Forty-nine. That’s the number of new rules or rule changes Gary Gensler has proposed in his six months at the helm of the Securities and Exchange Commission. It seems like a lot to do, at least to those charged with making them happen, and definitely to those on the receiving end. Quite enough, in fact, especially given all the other things that Wall Street’s top cop has on his plate.
But, as we’ve discussed, Gary Gensler’s appetite for regulating knows no bounds. There are plenty more where the aforementioned 49 came from. Nor is Gensler limited by his own imagination: As he’s shown in the past, he’s quite eager to finish the work his predecessors just couldn’t quite get around to doing over the last 11 years.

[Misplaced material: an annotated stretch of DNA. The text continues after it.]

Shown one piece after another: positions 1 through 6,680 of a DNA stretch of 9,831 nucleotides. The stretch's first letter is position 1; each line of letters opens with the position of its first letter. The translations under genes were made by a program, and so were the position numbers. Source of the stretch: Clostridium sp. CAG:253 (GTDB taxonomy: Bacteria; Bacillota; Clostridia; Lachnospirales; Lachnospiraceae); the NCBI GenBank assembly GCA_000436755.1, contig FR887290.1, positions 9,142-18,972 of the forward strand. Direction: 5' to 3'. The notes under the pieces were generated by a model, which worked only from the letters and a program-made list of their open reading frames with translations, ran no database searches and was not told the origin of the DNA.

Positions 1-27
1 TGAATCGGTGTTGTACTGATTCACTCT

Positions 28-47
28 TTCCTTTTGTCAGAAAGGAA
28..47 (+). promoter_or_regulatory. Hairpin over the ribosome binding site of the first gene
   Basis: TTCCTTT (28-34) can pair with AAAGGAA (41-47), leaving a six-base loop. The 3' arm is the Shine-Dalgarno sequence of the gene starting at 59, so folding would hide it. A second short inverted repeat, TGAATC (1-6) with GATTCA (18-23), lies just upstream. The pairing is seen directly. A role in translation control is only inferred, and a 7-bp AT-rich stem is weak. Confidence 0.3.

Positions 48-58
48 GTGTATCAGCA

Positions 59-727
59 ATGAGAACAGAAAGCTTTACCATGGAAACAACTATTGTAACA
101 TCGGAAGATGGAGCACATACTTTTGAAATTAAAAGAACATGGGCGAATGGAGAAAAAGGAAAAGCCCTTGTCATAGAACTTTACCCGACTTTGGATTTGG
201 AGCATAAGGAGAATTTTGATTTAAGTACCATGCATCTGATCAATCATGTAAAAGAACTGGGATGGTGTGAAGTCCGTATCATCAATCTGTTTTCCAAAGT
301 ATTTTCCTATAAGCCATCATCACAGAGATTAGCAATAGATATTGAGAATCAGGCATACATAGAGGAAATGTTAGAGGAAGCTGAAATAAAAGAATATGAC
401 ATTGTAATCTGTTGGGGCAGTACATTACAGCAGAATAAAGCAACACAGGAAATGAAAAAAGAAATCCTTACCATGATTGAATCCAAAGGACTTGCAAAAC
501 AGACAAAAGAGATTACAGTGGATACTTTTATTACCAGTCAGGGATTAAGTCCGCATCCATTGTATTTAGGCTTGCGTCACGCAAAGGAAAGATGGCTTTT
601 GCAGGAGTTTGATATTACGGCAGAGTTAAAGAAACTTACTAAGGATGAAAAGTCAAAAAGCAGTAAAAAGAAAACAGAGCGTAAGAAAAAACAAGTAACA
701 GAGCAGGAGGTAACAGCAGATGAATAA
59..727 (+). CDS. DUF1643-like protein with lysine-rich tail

Currently, when the SEC finds errors on a company’s statements, corporate boards decide whether to punish the company’s top brass by reclaiming some of their compensation. The 2010 Dodd-Frank Act charged the SEC with drafting new rules that would strip a board’s jurisdiction in such cases in the aftermath of the 2008 financial crisis…. The SEC first published its proposed changes in 2015, a collection of penalties that would force companies to penalize accounting errors by “clawing back” pay from a broader collection of executives…. Now, after another multiyear delay, the SEC is picking up where it left off and is seeking public input on those rules for 30 days. The regulator could move forward with the proposed changes following the comment period, but it did not provide a timeline for finishing the long-delayed rules.
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